Headspinning neon, to-die-for fashion, orgasmic food, offbeat entertainment, zen tranquility, time travel (I’ll explain), and lots… and lots of people.
The stories about Tokyo are all true. My husband and I just returned from a week-long vacation to the most populous metropolis in the world. Having missed the summer tourist crowds in the last week of September, we felt very much like strangers in a strange (and intimidatingly large) land, but at the same time, it was a land packed with welcoming, gentle, kind, and patient locals.
We debated taking a day trip during the week to escape the throngs of people, but we quickly discovered that there is so much to experience in Tokyo itself, including surprisingly expansive quiet spaces. Seven days wouldn’t be enough to see it all. So we decided to give ourselves plenty of time to get lost exploring the vast Blade Runner-esque city, starting with our home base on Day One: Shinjuku and Harijuku. First, some nitty gritty (and hopefully helpful) details about our arrival.
We took a direct ANA flight from Seattle to Narita airport, located about 40 miles outside Tokyo. It’s about a 9.5 hour flight. We left on a Thursday at 2pm (Seattle time) and arrived at 4pm on Friday (Tokyo Time). The mind-blowing part was on the flight home when we literally traveled back in time, leaving at 6pm Friday (Tokyo time) and arriving at 11 am Friday (Seattle time). International date line: you so crazy.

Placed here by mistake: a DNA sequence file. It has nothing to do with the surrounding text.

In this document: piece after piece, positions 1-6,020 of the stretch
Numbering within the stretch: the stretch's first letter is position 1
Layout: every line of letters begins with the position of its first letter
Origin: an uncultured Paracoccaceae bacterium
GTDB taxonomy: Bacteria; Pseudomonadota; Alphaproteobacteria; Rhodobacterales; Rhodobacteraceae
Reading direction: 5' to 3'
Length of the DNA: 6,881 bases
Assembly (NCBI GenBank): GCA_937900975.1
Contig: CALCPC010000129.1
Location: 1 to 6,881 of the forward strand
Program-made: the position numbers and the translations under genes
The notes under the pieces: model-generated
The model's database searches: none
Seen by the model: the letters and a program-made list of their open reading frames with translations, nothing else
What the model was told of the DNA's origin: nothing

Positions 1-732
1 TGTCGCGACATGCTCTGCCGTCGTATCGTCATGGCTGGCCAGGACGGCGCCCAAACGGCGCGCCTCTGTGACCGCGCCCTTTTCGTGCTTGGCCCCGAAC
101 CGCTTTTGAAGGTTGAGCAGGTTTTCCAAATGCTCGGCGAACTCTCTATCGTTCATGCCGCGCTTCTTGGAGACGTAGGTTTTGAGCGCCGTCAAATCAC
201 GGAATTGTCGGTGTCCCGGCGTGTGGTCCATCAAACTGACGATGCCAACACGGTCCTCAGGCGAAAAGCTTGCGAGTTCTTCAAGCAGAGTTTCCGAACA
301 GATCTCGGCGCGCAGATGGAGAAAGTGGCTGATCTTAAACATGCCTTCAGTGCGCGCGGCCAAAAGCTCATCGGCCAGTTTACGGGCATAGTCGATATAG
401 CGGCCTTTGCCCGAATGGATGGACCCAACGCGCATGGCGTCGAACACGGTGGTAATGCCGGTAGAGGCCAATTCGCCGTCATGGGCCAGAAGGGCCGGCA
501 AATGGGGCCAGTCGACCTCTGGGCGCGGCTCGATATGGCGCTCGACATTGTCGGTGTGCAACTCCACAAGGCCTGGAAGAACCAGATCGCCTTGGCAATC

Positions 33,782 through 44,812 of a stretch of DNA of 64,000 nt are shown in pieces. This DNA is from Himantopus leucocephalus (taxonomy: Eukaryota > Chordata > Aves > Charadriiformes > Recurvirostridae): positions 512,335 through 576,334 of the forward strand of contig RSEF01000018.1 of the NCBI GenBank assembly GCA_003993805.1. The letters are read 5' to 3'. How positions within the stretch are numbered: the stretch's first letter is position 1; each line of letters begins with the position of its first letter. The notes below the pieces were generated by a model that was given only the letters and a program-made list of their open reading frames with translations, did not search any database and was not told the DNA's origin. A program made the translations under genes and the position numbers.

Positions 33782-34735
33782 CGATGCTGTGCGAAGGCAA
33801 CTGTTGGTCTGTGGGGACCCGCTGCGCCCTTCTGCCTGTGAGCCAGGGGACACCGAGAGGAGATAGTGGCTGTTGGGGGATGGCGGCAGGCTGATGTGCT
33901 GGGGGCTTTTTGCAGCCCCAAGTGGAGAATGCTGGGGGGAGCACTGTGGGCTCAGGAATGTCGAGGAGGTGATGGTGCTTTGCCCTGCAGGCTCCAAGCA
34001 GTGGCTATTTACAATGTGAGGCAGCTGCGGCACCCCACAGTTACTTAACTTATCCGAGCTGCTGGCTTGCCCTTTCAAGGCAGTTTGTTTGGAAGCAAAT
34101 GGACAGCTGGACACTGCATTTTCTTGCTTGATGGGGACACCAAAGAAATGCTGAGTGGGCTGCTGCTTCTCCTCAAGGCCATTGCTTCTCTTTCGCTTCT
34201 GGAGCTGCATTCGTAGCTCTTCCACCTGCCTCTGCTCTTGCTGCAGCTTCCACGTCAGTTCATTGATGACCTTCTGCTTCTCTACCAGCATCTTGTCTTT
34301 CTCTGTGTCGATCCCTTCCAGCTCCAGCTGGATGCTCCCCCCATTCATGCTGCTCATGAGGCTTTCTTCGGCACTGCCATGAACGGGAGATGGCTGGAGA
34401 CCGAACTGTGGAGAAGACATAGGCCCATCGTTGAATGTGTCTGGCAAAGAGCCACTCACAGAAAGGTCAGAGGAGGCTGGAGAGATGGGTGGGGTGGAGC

One of the most stressful decisions we had to make was how to get from the airport to our hotel. The rail lines are direct, but complex, and it wasn’t something we wanted to figure out after a long, exhausting flight. We opted to bus it. The Airport Limousine Bus Service took a little more time (about 2 hours) due to rush hour traffic, but the ticket counter is easy to find at the airport, the buses run regularly and they’re prompt. Expect to pay about $60 for two people.
The bus dropped us off at Shinjuku Station, and from there it was a relatively easy walk to our hotel, the Tokyo Stay Shinjuku. Probably our biggest tip to you future Tokyo travelers is this: Google Maps is your best friend. We would have been lost in the maze of neon alleys, but my husband used Google Maps to expertly direct us through the twinkling concrete jungle. The app was also incredibly useful in navigating the tangle of train routes. We just input where we wanted to go and it told us exactly which stations to enter and which lines to take. Stay sharp though, we still got confused and frustrated several times along the way.
We’re here, we’re finally here! But first… sleep. Click here for a look at our first full day exploring Tokyo: Shinjuku and Harijuku.